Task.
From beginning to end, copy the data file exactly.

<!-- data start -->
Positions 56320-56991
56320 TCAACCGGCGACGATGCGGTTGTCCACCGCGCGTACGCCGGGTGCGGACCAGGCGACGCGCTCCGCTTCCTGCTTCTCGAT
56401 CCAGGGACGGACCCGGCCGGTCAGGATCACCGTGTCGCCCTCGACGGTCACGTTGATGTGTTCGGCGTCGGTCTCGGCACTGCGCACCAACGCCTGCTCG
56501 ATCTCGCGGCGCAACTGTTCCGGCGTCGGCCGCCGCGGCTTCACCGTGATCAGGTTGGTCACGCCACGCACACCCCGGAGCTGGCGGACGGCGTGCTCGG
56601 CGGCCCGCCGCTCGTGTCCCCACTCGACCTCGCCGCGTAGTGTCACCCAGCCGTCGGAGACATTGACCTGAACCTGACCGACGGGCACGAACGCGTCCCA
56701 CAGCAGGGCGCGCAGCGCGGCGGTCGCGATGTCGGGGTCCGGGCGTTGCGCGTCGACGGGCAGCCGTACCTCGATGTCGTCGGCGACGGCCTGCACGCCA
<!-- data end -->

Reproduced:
Positions 56320-56991
56320 TCAACCGGCGACGATGCGGTTGTCCACCGCGCGTACGCCGGGTGCGGACCAGGCGACGCGCTCCGCTTCCTGCTTCTCGAT
56401 CCAGGGACGGACCCGGCCGGTCAGGATCACCGTGTCGCCCTCGACGGTCACGTTGATGTGTTCGGCGTCGGTCTCGGCACTGCGCACCAACGCCTGCTCG
56501 ATCTCGCGGCGCAACTGTTCCGGCGTCGGCCGCCGCGGCTTCACCGTGATCAGGTTGGTCACGCCACGCACACCCCGGAGCTGGCGGACGGCGTGCTCGG
56601 CGGCCCGCCGCTCGTGTCCCCACTCGACCTCGCCGCGTAGTGTCACCCAGCCGTCGGAGACATTGACCTGAACCTGACCGACGGGCACGAACGCGTCCCA
56701 CAGCAGGGCGCGCAGCGCGGCGGTCGCGATGTCGGGGTCCGGGCGTTGCGCGTCGACGGGCAGCCGTACCTCGATGTCGTCGGCGACGGCCTGCACGCCA